First National Koala Conference

The first National Koala Conference kicked off to the embrace of a beautiful Autumnal day in Port Macquarie on Friday 17th May at the Westport Conference Centre in Buller Street. After many, many months of planning and organising by Cheyne Flanagan and her dedicated organising committee from the Port Macquarie Koala Hospital the day had finally come and there was a real buzz of anticipation in the air, ABC broadcasted their live morning show from the foyer as vets, scientists, carers, rescuers, politicians and public servants mingled together.

The usually unflappable Cheyne was visibly nervous as the conference room began to fill with speakers and delegates from around the country and indeed from around the world.

Her nerves were not helped when she introduced the opening key note speaker only to find he was not in the room and was still doing a live interview for ABC radio in the foyer! But it was nothing more than a hiccup and very soon Assoc. Professor Mark Krockenberger from the University of Sydney appeared and took to the stage to give us an account of 35 years of research association between University of Sydney and the Koala Preservation society of NSW. Dr Damien Higgins then followed on to outline some of the current and ongoing research projects underway at the faculty of Veterinary Science at the University of Sydney, not least their ongoing research into Chlamydia in Koalas, and stressed that “The most effective way to improve the health, welfare and status of the koala is to continue to build and maintain strong partnerships between koala researcher, koala veterinarians, koala hospitals and community groups.”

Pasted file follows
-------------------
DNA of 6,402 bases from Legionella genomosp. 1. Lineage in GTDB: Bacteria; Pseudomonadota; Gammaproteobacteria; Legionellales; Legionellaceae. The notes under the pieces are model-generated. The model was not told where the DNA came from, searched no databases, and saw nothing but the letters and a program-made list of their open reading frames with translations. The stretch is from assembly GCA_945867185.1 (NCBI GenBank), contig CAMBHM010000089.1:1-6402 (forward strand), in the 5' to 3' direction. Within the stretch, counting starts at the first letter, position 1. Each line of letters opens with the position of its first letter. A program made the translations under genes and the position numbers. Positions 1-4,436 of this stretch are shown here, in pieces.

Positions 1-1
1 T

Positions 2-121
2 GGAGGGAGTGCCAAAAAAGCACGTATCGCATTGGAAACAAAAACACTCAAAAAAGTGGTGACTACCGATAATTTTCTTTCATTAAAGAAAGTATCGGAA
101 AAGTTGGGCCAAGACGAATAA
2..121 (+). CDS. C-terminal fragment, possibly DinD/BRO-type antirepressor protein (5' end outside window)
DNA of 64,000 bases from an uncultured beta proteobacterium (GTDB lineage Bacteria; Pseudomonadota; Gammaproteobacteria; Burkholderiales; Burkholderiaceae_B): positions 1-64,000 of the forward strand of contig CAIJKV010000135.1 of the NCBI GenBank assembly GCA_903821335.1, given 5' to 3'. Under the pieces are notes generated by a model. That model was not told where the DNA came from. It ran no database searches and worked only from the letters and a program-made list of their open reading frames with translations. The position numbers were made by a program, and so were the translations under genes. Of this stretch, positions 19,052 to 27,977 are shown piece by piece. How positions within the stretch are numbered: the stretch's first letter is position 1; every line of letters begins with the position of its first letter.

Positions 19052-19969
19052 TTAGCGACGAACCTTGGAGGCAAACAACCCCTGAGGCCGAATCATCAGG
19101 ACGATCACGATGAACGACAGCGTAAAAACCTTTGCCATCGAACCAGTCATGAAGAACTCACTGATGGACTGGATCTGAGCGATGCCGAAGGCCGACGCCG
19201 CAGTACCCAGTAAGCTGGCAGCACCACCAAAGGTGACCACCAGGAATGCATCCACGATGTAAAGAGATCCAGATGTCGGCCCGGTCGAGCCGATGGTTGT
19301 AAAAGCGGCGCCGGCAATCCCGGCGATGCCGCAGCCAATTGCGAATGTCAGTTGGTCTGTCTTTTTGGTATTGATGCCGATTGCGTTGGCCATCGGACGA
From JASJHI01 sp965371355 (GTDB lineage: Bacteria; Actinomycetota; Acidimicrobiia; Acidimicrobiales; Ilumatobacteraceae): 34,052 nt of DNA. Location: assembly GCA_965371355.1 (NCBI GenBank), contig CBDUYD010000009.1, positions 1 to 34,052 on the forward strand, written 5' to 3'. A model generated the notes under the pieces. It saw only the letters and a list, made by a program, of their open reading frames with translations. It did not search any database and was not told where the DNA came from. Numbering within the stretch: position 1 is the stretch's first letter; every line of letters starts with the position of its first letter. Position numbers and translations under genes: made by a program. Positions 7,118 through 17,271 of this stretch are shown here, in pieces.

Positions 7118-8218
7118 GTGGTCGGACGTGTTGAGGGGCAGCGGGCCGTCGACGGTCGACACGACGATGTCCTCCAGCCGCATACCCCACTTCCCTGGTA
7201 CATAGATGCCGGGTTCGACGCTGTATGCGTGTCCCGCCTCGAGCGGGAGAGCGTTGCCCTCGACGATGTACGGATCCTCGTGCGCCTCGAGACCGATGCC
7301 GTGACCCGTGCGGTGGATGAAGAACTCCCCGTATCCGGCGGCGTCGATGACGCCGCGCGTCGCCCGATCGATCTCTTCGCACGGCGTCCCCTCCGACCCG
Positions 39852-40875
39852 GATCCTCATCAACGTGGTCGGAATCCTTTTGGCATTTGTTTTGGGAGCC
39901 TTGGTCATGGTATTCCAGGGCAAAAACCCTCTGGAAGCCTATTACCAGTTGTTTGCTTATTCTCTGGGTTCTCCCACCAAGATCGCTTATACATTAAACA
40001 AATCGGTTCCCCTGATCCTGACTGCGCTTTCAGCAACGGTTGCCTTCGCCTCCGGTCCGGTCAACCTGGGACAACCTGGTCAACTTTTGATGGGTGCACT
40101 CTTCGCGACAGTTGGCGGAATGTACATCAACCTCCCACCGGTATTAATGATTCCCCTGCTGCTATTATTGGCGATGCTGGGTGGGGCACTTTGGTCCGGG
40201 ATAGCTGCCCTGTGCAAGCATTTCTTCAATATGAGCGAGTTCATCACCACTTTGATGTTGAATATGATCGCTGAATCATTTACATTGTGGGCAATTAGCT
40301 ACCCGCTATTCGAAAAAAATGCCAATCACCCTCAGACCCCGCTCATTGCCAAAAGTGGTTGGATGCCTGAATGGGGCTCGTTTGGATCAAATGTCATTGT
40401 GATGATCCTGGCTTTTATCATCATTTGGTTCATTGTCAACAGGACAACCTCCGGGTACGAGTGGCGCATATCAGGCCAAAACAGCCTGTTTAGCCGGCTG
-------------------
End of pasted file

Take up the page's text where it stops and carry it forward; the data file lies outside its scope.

Next up was the Hon. Cate Faehrmann MLC, Greens MP in the Parliament of NSW who used an example of what is happening in the Leard State Forest in north-west NSW to present her speech “Homeless and Orphaned – what logging and mining is doing to Koalas under government watch.” I think we can all agree with her assertion that “Destruction of koala habitat continues and is the biggest of many threats to our national icon. There is no question that to succeed in conserving the koala in the wild, adequate areas of koala habitat must be preserved. The koala is a protected species yet its habitat must be afforded the highest level of protection if the koala’s threatened species status is to bear any weight.” I think despite any political bias we may have that we can probably also all agree with Cate that NSW Environment Minister Robyn Parker was not correct when she infamously stated that “logging protects koalas’.

The ever effervescent Dr Stephen Phillips from Biolink Ecological Consultants was next to the podium. A longstanding friend of the Koala Hospital Dr Philips gave us “A personal perspective on 40 years of koala conservation – is the cup half empty, half full or not there at all?” Billed as “a wide ranging presentation dedicated to the visions of Jean Starr and which discusses a variety of issues and experience associated with the conservation and management of koalas over the 40 year time period since initial establishment of the…(now KPSNSW) in 1973.” Dr Phillips also discussed the very uncomfortable question: “Are koalas here because of us and what we do for them, or are they still here in spite of us and what we do to them? Will they continue to survive into the future?” The conclusion: “Interestingly and in the case of the more severe populations, survival appears more due to circumstance, history or plain old good luck than it does any other measure or legislative action on our part. Therein lies the future perhaps.” On this bombshell we broke for morning tea and once again the conference centre bustled with enthusiastic conversation and debate.

Read more in Gum Tips June 2013

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